Huawei is a well-known brand in Pakistan and one of the second most popular brand in terms of shipments worldwide. Just recently the company launched the Huawei Mate 10 series.
We got to try out one of the Mate 10s – the Lite version of the bunch – which caters to the requirements of everyday users.
There was a lot of excitement surrounding the Mate 10 Lite, since its one of the first phones to bring the 18:9 aspect ratio to midrange.
Huawei Mate 10 Lite is also the first smartphone to feature four cameras. With a price tag of Rs. 29,999, does it offer enough to justify paying that amount? Keep reading to find out!
Unboxing + Full Review
Design and Display
Huawei Mate 10 Lite features a slim metal unibody design. On the front you have the huge screen. The top sports the dual front facing cameras, the sensors and an LED flash.
On the right side, you get your power button and the volume rocker whereas on the left side of the phone you have the SIM slot.
On the top you can find the secondary noise cancelling microphone and on the bottom you have your 3.5mm headphone jack, microUSB port and the loudspeaker.
Moving on to the back of the phone, you will find the dual-primary camera a LED flash, fingerprint scanner and the Huawei branding.
Being such a slim phone, there’s a slight camera bump which means that when you put the phone down, the camera lens might get scratched if you’re not too careful.
Moving on to the display of the phone you start seeing the interesting features. You get a large 5.9-inch panel with a resolution of 1080×2160 pixels and a pixel density of 409.
The display itself is pretty sharp and nice to look at. The colors seemed a bit too warm to me but thankfully you can adjust them to your liking from the settings menu.
The screen is bright and easily visible outdoors. It gets bright enough to use it under direct sunlight and low enough that you are easily able to use it in complete darkness.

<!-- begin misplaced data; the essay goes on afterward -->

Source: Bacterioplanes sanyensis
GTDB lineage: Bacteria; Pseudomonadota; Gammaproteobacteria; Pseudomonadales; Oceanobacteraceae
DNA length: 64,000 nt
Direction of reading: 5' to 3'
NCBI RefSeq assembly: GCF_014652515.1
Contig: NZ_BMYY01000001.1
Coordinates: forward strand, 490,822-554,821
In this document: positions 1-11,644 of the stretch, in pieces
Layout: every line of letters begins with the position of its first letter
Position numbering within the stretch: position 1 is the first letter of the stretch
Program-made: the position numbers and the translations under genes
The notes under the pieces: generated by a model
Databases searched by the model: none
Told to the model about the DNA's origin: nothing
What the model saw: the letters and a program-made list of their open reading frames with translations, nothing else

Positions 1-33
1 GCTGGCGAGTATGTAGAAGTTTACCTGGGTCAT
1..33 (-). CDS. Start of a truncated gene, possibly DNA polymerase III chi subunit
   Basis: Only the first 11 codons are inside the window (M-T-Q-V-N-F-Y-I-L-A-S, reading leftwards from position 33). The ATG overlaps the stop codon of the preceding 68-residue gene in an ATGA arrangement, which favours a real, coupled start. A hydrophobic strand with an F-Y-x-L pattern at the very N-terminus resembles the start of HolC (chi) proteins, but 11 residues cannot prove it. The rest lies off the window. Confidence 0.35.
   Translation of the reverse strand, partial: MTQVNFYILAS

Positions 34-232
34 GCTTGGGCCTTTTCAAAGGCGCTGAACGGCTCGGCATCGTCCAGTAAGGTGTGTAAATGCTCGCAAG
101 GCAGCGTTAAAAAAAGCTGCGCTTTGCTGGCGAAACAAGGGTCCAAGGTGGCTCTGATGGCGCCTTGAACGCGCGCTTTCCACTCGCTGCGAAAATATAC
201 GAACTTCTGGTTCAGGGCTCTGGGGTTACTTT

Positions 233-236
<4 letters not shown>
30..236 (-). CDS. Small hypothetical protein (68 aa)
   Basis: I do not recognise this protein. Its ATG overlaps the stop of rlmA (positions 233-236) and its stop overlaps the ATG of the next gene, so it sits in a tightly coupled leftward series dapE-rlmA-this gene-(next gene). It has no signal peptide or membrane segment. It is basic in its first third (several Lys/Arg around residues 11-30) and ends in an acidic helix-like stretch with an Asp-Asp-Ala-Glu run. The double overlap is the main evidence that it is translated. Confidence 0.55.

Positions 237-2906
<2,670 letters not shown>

Being a 5.9-inch screen, the resolution is stretched tall and not wide. This means that it uses a 18:9 aspect ratio instead of the standard 16:9 that we are used to.
Since most videos are recorded in a 16:9 aspect ratio, there are black bars on the sides for most videos. Unlike with most other phones, you don’t get an option to resize the content, making you stuck with the black bars on the sides. Until content adopts, you can only view content on about 5,5-inches of the screen. You do, however, have an option to fit apps to the full screen but be prepared to lose content there too. Web browsing works great though and multi-tasking is easier with the longer screen ratio.
As far as the performance of the phone is concerned, let’s get the numbers out of the way first. The Mate 10 Lite uses Huawei’s own home-baked HiSilicon Kitin 659 octa-core chipset along with 4GB of RAM.
Navigating the UI was smooth and I didn’t notice any unnecessary stuttering or lag. Opening up applications was also done in a decent time and you weren’t left waiting for an app to open, which is the case with most mid-range smartphones that skimp on performance. Huawei’s skin has improved a lot over the past few years and plays a key role in the Mate 10 Lite’s performance.